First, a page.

Oh, and I nearly forgot. In between each chapter is a recipe. They all sound delicious but the one that might get me to break out my rarely used baking bowl is the cinnamon rolls.

Posted by: janesandell | December 17, 2013

Judith Kerr

My introduction to Judith Kerr’s books was not through Mog or the Tiger Who Came to Tea but When Hitler Stole Pink Rabbit. I remember that I was in Primary 6 when I read it and I think it came from the class library but it might have been a class reader. However I came to read it, I loved it. Clearly at that age I didn’t understand the horror lurking behind the story but I did grasp that life was difficult for Anna and her family.

This year Judith Kerr was 90 and, in honour of that HarperCollins reissued some of her most-loved books and published an illustrated autobiography. Here’s how I reviewed it in The Scotsman last weekend:

To celebrate Judith Kerr’s 90th birthday HarperCollins re-issued many of her much loved books this year. So Mog, Pink Rabbit and that Tiger who dropped in for tea are doubtless being enjoyed by many children for the first time. But older readers who already know and love Judith Kerr’s work will be delighted with Judith Kerr’s Creatures (HarperCollins £25). It is her autobiography, written in such a way that it can be enjoyed by older children, teenagers and adults. Throughout the book there are references to her love of art and included are many sketches, photographs and published illustrations. It is both a superb introduction to her life and work and a joy and treasure for those of us who have grown up loving her books.

If you get a book token for Christmas you could go further wrong than buy a copy of this beautiful book!

Posted by: janesandell | December 6, 2013

Eleanor Updale

Eleanor Updale came to speak at an event I was running recently and it was lovely to see her again.  I say ‘again’ but neither of us can remember where we first met, although we both recall the meeting and I have a signed copy of Montmorency as proof.  We think it might have been at a Youth Libraries Group conference about ten years ago.  Since then Eleanor has gone on to write more books about Montmorency and his friends and two stand alone novels.  Her most recent offering is The Last Minute which I think is a complete triumph but you can read my opinion in The Scotsman next Saturday.  The exciting news, however, is that there is to be a new Montmorency novel.  Can’t wait!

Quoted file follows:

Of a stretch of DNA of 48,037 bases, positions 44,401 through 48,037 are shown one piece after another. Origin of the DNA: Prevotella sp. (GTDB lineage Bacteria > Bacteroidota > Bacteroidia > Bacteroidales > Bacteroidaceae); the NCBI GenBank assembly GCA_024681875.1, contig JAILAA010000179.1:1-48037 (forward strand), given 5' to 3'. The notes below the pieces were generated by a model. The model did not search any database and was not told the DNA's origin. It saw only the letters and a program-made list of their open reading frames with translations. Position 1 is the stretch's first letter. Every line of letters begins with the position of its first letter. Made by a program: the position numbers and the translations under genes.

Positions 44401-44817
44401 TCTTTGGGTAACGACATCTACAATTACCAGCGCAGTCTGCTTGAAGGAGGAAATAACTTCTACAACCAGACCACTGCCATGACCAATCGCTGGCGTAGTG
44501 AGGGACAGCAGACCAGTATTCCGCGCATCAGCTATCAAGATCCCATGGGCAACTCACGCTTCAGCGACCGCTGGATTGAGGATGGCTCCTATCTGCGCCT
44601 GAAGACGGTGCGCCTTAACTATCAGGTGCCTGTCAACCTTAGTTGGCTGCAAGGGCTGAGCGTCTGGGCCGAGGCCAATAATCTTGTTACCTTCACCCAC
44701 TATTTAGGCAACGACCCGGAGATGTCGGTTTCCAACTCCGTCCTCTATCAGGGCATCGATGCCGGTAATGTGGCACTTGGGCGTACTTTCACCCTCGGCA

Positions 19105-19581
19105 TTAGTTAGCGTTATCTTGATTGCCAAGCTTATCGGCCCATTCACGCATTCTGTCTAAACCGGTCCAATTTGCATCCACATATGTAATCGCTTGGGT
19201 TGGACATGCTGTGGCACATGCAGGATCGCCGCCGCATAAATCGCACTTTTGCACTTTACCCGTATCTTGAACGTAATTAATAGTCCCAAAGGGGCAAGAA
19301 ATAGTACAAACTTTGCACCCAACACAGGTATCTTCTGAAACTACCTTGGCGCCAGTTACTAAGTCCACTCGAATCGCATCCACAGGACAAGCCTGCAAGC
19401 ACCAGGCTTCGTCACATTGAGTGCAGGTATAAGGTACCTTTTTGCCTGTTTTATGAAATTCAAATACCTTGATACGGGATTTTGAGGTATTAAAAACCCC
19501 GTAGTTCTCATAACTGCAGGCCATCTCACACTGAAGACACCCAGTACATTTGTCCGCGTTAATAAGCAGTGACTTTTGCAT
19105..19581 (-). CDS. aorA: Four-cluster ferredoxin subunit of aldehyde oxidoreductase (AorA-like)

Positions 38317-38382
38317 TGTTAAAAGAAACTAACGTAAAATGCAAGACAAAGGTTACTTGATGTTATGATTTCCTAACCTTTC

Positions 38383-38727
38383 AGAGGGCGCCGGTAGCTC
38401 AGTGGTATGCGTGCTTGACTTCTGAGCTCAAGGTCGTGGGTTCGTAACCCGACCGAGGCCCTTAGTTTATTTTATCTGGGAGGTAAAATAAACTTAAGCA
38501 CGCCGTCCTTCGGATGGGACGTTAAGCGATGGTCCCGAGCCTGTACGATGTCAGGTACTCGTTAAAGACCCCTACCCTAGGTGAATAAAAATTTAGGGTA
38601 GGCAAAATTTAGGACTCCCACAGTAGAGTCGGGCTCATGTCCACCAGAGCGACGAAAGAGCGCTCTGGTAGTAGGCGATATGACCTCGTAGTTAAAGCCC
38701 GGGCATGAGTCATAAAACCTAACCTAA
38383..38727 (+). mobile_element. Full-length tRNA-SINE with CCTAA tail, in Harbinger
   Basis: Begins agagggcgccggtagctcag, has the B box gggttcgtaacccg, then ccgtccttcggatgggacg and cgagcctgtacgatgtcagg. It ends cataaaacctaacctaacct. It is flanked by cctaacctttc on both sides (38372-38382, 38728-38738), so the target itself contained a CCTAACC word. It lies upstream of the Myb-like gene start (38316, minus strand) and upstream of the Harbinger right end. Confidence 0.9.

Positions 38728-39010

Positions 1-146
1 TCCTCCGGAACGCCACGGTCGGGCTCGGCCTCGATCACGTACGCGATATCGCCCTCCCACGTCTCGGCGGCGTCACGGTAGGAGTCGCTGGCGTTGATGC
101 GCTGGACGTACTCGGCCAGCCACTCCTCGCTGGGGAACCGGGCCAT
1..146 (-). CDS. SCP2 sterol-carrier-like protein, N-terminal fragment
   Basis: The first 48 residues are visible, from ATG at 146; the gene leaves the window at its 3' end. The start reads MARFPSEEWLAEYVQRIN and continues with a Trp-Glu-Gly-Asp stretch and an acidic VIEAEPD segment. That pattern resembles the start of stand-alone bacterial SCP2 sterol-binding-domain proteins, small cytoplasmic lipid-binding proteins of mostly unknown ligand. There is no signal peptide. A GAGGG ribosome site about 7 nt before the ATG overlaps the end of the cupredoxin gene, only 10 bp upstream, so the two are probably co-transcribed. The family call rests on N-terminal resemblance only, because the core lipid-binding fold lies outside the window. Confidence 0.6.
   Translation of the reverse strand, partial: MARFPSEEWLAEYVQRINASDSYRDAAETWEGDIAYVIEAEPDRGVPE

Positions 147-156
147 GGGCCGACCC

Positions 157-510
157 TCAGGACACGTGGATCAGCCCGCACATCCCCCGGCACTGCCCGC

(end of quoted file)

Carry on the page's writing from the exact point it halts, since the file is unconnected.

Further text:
Posted by: janesandell | December 6, 2013

Must Try Harder

A couple of weeks ago I was chatting to the author Sara Sheridan.  We had a great conversation about books and the lack of printed space given over to reviews of books for children and teenagers.  At the end of our conversation Sara said to me that I should write a blog…  Oops!  Now look, I’m not really one for new year’s resolutions so here and now I promise to do better with this blog.  The good news is that The Scotsman is still (for the time being anyway) publishing children’s book reviews and still asking me to write them.  The next batch should appear in the paper on 14. December.  Look out for them; there are some great books included.

Posted by: janesandell | April 11, 2013

Ishmael by Michael Gerard Bauer

I love this trilogy so much that I have to share with you my review of it from The Scotsman last month: